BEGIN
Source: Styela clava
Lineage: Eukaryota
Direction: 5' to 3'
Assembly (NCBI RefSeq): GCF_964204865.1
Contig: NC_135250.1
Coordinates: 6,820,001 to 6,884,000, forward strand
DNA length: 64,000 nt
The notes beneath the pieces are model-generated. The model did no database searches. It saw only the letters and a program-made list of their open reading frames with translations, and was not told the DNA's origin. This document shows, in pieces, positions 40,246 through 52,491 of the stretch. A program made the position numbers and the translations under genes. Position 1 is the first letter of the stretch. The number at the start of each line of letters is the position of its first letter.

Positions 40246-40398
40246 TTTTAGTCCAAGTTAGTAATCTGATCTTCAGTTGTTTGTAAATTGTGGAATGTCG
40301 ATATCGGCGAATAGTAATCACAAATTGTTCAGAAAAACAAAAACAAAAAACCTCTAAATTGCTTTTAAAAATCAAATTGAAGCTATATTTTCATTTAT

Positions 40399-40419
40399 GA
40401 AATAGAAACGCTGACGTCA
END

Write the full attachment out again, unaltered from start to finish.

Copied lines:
Source: Styela clava
Lineage: Eukaryota
Direction: 5' to 3'
Assembly (NCBI RefSeq): GCF_964204865.1
Contig: NC_135250.1
Coordinates: 6,820,001 to 6,884,000, forward strand
DNA length: 64,000 nt
The notes beneath the pieces are model-generated. The model did no database searches. It saw only the letters and a program-made list of their open reading frames with translations, and was not told the DNA's origin. This document shows, in pieces, positions 40,246 through 52,491 of the stretch. A program made the position numbers and the translations under genes. Position 1 is the first letter of the stretch. The number at the start of each line of letters is the position of its first letter.

Positions 40246-40398
40246 TTTTAGTCCAAGTTAGTAATCTGATCTTCAGTTGTTTGTAAATTGTGGAATGTCG
40301 ATATCGGCGAATAGTAATCACAAATTGTTCAGAAAAACAAAAACAAAAAACCTCTAAATTGCTTTTAAAAATCAAATTGAAGCTATATTTTCATTTAT

Positions 40399-40419
40399 GA
40401 AATAGAAACGCTGACGTCA